REVIEW SUMMARY: A very good compendium of end-of-the-world stories.
BRIEF SYNOPSIS: Anthology of 22 post-apocalyptic stories.
PROS: 19 stories good or better stories, 6 of them excellent.
CONS: The Gene Wolfe story escapes my meager brain.
BOTTOM LINE: More entertaining than the average “Best of” annual anthology.
Wastelands: Stories of the Apocalypse offers a great selection of end-of-the-world stories proving that stories in a single setting (or a single subgenre of science fiction) need not be similar. While the prevailing theme, as would be expected, is one of hope, the stories are presented with unique focus and voice. But the mood is as dark as it should be with such serious subject matter. With rare exception (Neal Barrett, Jr.’s comical “Ginny Sweethips’ Flying Circus”) these stories are gloomy indeed. But isn’t that the appeal of post-apocalyptic fiction after all?
John Joseph Adams has culled a great selection of stories here dating back to 1973, with more than half of those written in the last seven years. He also offers a super-handy index of post-apocalyptic stories and books for further reading, just in case you start jonesin’ for more.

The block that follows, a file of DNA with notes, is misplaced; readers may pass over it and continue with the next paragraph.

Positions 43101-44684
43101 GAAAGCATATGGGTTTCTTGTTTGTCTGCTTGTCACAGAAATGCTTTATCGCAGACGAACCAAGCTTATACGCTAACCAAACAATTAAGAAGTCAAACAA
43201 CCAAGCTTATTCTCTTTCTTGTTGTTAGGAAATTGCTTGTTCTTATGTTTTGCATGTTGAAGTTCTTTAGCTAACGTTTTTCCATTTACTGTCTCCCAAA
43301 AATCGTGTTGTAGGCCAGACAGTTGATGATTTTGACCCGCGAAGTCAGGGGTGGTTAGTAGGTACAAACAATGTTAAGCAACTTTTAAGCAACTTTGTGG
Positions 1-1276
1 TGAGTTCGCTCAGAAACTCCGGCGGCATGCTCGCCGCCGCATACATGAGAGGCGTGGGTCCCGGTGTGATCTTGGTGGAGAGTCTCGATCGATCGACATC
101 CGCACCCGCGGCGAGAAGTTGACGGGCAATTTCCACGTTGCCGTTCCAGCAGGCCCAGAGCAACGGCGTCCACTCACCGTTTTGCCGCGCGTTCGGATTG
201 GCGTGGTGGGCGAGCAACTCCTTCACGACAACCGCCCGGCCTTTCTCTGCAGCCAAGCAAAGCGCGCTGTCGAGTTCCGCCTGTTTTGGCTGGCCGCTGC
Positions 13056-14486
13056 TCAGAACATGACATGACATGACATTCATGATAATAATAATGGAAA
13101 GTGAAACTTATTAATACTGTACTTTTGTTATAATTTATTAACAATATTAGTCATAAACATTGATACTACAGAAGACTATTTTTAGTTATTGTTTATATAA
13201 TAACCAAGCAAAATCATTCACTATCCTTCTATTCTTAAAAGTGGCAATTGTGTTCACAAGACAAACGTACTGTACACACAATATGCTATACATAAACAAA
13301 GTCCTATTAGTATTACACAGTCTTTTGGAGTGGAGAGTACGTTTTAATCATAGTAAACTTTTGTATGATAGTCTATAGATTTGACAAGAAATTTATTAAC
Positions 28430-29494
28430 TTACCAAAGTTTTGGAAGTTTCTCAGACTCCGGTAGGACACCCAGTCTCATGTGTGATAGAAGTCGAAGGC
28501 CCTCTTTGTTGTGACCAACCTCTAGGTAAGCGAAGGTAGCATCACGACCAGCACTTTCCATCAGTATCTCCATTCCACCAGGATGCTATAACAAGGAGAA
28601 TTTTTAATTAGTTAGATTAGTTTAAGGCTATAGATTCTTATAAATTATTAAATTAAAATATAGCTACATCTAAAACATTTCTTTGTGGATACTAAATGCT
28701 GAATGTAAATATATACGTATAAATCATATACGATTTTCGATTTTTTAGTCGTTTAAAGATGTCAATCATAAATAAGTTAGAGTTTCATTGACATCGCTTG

Only three stories from the book’s roster of twenty-two failed to impress me. Perhaps the most glaring of those is the Gene Wolfe story, “Mute”, because Wolfe’s reputation is one of greatness and this story left me cold. But there were plenty of other stories to suit my tastes; a huge majority in fact. This is impressive since the variety of styles and stories that populate an anthology means there are bound to be some misses. But three out of twenty-two is a relatively low ratio when comparing it against my anthology consumption of years past. In then end, Wastelands proved to be more entertaining than the average yearly “Best of”.
Standout stories in this cant-miss volume include “The People of Sand and Slag” by Paolo Bacigalupi, “When Sysadmins Ruled the Earth” by Cory Doctorow, “Judgment Passed” by Jerry Oltion, “Inertia” by Nancy Kress, “Speech Sounds” by Octavia E. Butler and “The End of the World as We Know It” by Dale Bailey.
Reviews of the individual stories follow…
Filed under: Book Review